“I don’t think you can understate the significance of worker cooperatives in particular, but employee ownership broadly has an impact on BIPOC folks and folks who are in marginalized communities,” said David Hammer, executive director of the ICA Group which was contracted to administer the Center for Employee Ownership. “If you’re a low-income person, good luck trying to buy a house, right? Employee ownership though, that becomes the basis on which you can start building assets, start building savings.”

Adams said she thinks conferences for worker-owned businesses are visibly more diverse than others like conferences for consumer-owned cooperatives — businesses like credit unions or REI, where members who purchase goods or services own the company.

“There were translators there on every call or every meeting, there were way more people who were brown and Black, people who were undocumented for instance, but had created a co-op as well,” Adams said. “It just felt like there was much more, a much bigger container.”

Sen. Lydia Edwards pledged to support the Coalition for Worker Ownership and Power’s ask for $685,000 in state budget funding for the Massachusetts Center for Employee Ownership. The Center, which was formed in 2022, has goals of supporting growth of existing worker-owned businessses and the creation of new ones. BANNER PHOTO

Sen. Lydia Edwards, who spoke at a February press conference organized by the coalition and promised her support for the funding request, pointed to worker-ownership as a way to push back against exploitation, particularly as the gig economy expands.

“There’s no business entity more creative and more attuned to the unique needs of a community down to the street level than a co-op,” Edwards said. “That’s why, when the state is going to give out money in the hundreds of millions of dollars to generate our economy, if you truly want to get to grassroots organizing, if you truly want to get to grassroots impact, you have to support co-ops.”

Supporters say worker-owned businesses also tend to lead to greater involvement in and support for the communities in which they work.

Adams said that following one of the seven principles of cooperatives as defined by the International Cooperative Alliance, which prescribes “concern for community,” the team at Firebrand Cooperative have turned down opportunities because they didn’t reflect community values.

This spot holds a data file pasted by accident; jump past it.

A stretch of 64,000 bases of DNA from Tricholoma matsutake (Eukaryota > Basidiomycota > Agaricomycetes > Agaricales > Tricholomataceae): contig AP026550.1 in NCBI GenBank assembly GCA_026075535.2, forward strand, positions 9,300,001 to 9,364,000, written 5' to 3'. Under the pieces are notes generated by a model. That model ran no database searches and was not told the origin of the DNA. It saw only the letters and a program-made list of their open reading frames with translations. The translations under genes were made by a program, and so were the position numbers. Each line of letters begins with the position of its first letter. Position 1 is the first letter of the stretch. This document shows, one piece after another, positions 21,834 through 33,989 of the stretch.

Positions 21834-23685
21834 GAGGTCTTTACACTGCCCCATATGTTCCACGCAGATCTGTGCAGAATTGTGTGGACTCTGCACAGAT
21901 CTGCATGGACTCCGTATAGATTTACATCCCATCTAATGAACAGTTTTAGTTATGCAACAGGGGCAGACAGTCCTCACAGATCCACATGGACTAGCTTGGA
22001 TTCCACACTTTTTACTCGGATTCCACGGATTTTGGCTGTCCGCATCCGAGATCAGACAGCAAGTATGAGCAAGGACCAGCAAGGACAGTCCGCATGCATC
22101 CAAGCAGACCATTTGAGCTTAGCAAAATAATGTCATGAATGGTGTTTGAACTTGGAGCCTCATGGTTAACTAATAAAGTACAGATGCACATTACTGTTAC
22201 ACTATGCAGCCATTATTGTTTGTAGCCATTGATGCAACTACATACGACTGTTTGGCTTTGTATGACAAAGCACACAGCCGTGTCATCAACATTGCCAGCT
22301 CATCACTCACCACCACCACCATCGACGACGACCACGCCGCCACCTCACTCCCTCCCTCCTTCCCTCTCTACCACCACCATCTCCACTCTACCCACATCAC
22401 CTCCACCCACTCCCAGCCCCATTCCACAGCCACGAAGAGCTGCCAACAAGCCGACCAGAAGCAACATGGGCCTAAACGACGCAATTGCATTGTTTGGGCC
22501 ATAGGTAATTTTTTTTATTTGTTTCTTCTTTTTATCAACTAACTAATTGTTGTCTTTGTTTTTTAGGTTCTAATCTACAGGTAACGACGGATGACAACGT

A state office focused on employee ownership was first formed in 1989 during the Dukakis administration to work to combat deindustrialization. Then called the Massachusetts Office of Employee Involvement and Ownership, it focused on support of companies with employee stock option plans — an employee benefit plan that enables employees to invest in shares of the company where they work — as well as a census of companies with those ESOPs.

Funding for that office ended in 2008, leaving the state without a dedicated office to support worker-ownership until legislation signed by then-Governor Charlie Baker formed MassCEO in 2022.

Since then, the office has regularly received about $150,000 annually in the state budget, enough to tackle some efforts especially worker-owned businesses as a solution to the so-called “silver tsunami.” That funding, however, has not been enough to tackle the office’s broader agenda focused on supporting nonprofits that help start new worker-owned businesses and providing support and training to existing companies.

The $685,000 that the Coalition for Worker Ownership and Empowerment is pushing for would help start the early stages of those new thrusts of work, Hammer said.

Adams said she hopes MassCEO, with increased funding, can help support and stabilize the economy of worker-owned businesses in the state. She also said the office could be an important tool to help inform more people about the model of worker-owned businesses.

“The dream that somebody has of doing something, they might find out that this route is a way to actually get them there,” Adams said.